Hugo Chavez Romances Oliver Stone

1_63_090709_chavez_stoneOliver Stone accompanied Venezuelan strong man Hugo Chavez down the red carpet this week at the Venice film festival for the premier of Stone’s newest propaganda film on the wave of “left” authoritarianism sweeping across Latin America.

Just keep in mind that the film is likely as accurate about current Latin American politics as was Stone’s explanation of the Kennedy assassination.

When will the American stalinoid left learn that the enemy of my enemy is not necessarily my friend?  The race to embrace figures like Chavez (or even worse, Ahmadenijad or Hussein) by certain segments of the “left” is a mirror image of the policies of the US government for so many decades in Latin America and other parts of the developing world.  There the US frequently chooses to back hardline violent and authoritarian forces like the Nicaraguan contras or the recent coup against the Honduran president or the failed coup attempt against Chavez himself a few years ago.  This senseless policy only creates the political conditions that fuel the rise to power of pseudo-left authoritarian groups like the Sandinistas or Chavez.

4 thoughts on “Hugo Chavez Romances Oliver Stone”

  1. People like Ramsey Clark and Sean Penn are trapped in a political paradox. Instead of thorough independent analysis they fall back on the old saw: the enemy of my enemy is my friend. Thus, both of these very public figures rushed to Iraq to shake the hands of its brutal and illegitimate leaders while failing to meet with dissidents or to mention any of the terrible crimes of the regime.

    Clark uses his legal skills to hand pick cases that serve his political causes, thus a figure like Saddam Hussein who was in desperate need of very skilled counsel likely did not hire the best lawyer for his case.

    Regarding Venezuela: is Fox my source? I never cited Fox – you did. It’s your source. Are they wrong? Then why cite them?

    On Clark and Hussein there are good articles out there like one by John Judis and another by Manny Goldstein. One needs no additional research to understand Sean Penn – if you do, then I will simply chalk it up to not being an American, but believe me he is a well know quantity here.

    Regarding ANSWER, I really do not know what to say – they defend Iran as a peaceful middle eastern neighbor and other absurdities. They are run by the International Action Center which is controlled by a stalinist sect that includes Clark as one of its affiliates.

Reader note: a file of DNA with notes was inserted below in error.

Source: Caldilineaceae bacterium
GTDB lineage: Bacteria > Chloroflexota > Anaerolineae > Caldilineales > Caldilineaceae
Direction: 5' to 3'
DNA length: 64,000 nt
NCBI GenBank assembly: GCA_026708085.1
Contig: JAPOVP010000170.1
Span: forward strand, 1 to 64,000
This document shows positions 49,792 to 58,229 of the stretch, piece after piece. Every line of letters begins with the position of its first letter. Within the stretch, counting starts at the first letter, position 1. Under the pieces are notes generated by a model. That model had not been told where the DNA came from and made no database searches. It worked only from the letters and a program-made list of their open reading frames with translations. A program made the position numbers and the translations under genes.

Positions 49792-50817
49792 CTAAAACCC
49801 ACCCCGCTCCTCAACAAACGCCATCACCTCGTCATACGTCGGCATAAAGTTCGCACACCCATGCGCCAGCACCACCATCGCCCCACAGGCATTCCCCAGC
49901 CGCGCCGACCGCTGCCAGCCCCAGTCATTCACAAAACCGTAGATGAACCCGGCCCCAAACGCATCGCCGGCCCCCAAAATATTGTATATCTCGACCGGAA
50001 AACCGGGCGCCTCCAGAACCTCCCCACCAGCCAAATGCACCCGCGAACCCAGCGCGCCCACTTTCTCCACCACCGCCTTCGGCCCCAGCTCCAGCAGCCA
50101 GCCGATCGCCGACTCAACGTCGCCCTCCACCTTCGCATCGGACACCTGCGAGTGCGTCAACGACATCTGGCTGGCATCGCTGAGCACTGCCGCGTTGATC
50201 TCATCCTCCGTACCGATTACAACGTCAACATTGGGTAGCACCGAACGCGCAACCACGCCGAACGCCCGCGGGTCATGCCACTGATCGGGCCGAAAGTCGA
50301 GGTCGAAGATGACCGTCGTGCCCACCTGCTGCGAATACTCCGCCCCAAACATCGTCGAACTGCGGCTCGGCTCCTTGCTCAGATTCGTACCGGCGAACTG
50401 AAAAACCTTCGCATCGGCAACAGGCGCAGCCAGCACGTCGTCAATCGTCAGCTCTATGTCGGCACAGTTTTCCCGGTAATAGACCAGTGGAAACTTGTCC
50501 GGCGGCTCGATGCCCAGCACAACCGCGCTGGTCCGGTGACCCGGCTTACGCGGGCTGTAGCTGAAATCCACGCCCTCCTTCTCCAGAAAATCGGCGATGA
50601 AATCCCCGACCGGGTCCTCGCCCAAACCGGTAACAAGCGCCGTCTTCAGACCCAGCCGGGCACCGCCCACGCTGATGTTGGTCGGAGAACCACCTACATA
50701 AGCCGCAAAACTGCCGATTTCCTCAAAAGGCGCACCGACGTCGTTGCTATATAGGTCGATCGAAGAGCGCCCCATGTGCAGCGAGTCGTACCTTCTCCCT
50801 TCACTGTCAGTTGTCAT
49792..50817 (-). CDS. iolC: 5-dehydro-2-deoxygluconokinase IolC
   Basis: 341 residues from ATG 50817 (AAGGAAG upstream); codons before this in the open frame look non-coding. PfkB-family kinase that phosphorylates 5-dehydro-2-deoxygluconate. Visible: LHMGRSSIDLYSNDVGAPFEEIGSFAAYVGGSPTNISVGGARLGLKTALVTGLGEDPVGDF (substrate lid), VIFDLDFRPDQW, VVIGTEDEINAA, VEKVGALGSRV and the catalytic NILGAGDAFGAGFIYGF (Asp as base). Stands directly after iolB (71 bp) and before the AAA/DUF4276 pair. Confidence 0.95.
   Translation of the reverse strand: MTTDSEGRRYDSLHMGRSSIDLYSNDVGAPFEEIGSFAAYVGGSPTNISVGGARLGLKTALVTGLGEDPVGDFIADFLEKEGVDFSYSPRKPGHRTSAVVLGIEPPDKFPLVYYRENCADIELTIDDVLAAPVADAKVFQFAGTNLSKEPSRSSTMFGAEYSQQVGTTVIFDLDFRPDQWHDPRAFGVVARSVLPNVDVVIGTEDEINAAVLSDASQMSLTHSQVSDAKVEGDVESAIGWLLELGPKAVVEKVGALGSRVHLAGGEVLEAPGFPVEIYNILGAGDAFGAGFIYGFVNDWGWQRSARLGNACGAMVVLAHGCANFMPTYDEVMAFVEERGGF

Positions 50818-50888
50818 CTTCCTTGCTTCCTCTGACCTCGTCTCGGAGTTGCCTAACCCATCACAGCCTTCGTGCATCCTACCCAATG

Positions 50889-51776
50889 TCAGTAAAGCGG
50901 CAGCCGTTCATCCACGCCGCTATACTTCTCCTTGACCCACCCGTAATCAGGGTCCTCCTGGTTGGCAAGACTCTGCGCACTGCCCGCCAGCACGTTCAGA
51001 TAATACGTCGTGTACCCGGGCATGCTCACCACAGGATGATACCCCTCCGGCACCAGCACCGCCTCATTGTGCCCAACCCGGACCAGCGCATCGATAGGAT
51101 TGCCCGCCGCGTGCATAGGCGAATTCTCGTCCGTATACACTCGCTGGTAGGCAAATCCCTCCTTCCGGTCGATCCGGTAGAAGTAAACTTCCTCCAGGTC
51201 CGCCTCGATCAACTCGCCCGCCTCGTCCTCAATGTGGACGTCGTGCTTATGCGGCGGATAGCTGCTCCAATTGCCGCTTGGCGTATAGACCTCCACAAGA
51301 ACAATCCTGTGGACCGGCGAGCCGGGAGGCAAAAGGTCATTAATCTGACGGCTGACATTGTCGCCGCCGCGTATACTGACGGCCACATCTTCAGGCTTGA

It is conceivable that poverty was reduced for a period of time in Venezuela. So what? Yes that’s a good thing but it depends on the overall social cost. Prisoners can get good health care – Michael Moore no doubt thinks that Cuban prisoners get good health care, better than in the US, even. But they are still prisoners.

    Similarly, while the Weisbrot study might be valid and it might be true that the Gini coefficient declined in Venezuela it may have come at a social cost that is not worth paying. I never argued that Venezuela – which, by the way, was the beneficiary of high oil prices that made many people in the world poorer over the last few years – has not increased the incomes of the poor. I argued that it is an authoritarian regime. Your comments about poverty are a non sequitur.

  2. Thanks for the reply.
    I have a confession, I am not from the US, so didn’t follow what was said by the individuals and organisations that you accuse of defending Hussain at the time. All I have to go on regarding the matter is what I can absorb using Google.
    On searching for: “Ramsey Clark defend Hussain”,
    the first item at the top of the results was an article by Clark titled “Why I’m Willing to Defend Hussein”. On reading the article I tended to agree with Clark that Hussain should (have) receive(d) a fair trial. Clarks reasoning is principled and admirable: he writes… “No power, or person, can be above the law. For there to be peace, the days of victor’s justice must end.

    The defense of such a case [that of Hussain] is a challenge of great importance to truth, the rule of law and peace. A lawyer qualified for the task and able to undertake it, if chosen, should accept such service as his highest duty.”

    Defending Hussain’s rights with regard to the law is something quite different from defending Hussain in the sense you seem to imply, which would amount to defending his crimes.